Think about the following for a moment: “Who are your stakeholders?

Wait …

Stop …

Think …

Do you have a clear picture in mind?

Engaging your stakeholders is an essential element of your work. In a collaborative world, your work affects other people and you are affected by others. Both within your organization as well as outside your organization. Those are your stakeholders.

Now you might think, that is a crowd of people! Yes indeed it is. So you have to make a selection when you identify your stakeholders. You have different roles and projects that affect, or are affected by, your stakeholders.

As a teamleader your stakeholders will include your direct reports, your peers, your direct manager and the upper managers. In such a straightforward environment, identifying stakeholders is a relatively simple task.

Working in alliances adds additional levels of complexity to identifying your stakeholders. In an alliance, your stakeholders will include people who are part of the collaboration project. Your stakeholders will still also include your direct manager and some people in your upper management (the executive sponsor). However also people in other parts of the organization who are involved in, or affected by the collaboration project, are part of your stakeholders.

With a two party alliance, you will have stakeholders in both your organization aswell as in your partner’s organization. In a multi-partner alliance or an ecosystem, you will have your stakeholders across the multiple organizations from all involved partners.

This increased complexity in alliances enhances the need to create a clear overview for yourself. I like to think in circles when identifying stakeholders and I create a mind-map to map them out. At the center I look at the core team; those are the people that are on a daily basis involved in the particular project. The next circle contains the extended team. These are the people who are important for the project, yet not on a daily basis.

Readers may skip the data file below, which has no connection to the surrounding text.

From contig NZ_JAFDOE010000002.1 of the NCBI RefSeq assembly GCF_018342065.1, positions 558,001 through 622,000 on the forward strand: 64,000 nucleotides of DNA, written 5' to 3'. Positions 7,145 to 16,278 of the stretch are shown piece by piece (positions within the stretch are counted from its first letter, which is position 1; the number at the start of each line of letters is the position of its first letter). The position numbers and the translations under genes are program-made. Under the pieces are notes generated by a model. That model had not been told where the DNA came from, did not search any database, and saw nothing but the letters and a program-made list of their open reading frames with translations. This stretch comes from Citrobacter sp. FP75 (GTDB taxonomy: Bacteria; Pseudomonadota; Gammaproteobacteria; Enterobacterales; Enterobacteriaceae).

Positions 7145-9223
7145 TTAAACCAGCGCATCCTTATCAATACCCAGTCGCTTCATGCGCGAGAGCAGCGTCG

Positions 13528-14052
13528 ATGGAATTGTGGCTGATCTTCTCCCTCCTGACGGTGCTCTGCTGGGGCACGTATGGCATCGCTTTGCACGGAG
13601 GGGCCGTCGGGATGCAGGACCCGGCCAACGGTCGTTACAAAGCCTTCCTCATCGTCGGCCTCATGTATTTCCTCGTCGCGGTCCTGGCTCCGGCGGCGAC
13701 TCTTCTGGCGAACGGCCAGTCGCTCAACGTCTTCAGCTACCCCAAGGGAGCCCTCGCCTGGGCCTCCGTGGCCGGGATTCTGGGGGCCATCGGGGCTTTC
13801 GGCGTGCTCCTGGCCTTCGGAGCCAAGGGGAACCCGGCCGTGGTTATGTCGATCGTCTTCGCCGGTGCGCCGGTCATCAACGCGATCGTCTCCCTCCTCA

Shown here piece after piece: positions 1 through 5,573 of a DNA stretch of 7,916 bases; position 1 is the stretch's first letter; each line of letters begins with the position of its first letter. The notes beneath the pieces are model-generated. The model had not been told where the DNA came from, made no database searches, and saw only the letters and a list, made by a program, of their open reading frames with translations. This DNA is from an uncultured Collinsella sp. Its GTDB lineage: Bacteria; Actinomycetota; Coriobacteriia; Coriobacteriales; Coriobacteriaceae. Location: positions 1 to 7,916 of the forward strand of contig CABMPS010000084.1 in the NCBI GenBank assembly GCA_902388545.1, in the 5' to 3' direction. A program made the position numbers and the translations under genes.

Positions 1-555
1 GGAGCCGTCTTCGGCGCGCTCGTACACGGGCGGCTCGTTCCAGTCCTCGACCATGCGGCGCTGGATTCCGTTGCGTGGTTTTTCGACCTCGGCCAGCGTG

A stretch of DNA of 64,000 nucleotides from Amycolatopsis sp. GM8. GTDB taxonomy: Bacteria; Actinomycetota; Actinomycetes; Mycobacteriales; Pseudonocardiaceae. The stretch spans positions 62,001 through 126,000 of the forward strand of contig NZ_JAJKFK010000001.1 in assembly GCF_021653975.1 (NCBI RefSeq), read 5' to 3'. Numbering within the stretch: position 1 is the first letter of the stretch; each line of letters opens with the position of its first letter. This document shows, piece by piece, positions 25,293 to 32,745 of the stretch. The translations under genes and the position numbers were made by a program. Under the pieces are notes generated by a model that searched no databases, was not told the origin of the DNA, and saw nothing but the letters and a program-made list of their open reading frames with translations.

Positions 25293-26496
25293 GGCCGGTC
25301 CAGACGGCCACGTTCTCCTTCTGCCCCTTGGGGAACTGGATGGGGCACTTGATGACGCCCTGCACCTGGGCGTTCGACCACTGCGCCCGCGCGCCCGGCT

In alliance projects these first two layers contain stakeholders both within your own organization as well as within your partner’s organization. These are the stakeholders close to you, the stakeholders with whom you interact yourself on a regular basis.

The third layer in the circle contain other people within your own organization who are affected by the project, and the final layer contains the people in the organizations of your partner(s) who are affected by the project. These two layers contain stakeholders that you might or might not have direct access to. They will need to be in your map, as you will have to create a plan on how to engage or inform them, by yourself or through others.

By thinking in circles I aim to bring the stakeholder complexity back to a simple approach. It allows you to check if all stakeholders are involved on every level. By making it visible in a mind-map, it is easy to keep overview and to update and adjust when stakeholders move to a different position.

Within the dynamics of changing projects and organizations, stakeholder engagement is a continuous process, so we’d better keep it as simple as possible!

Now think again about my opening question: “Who are your stakeholders?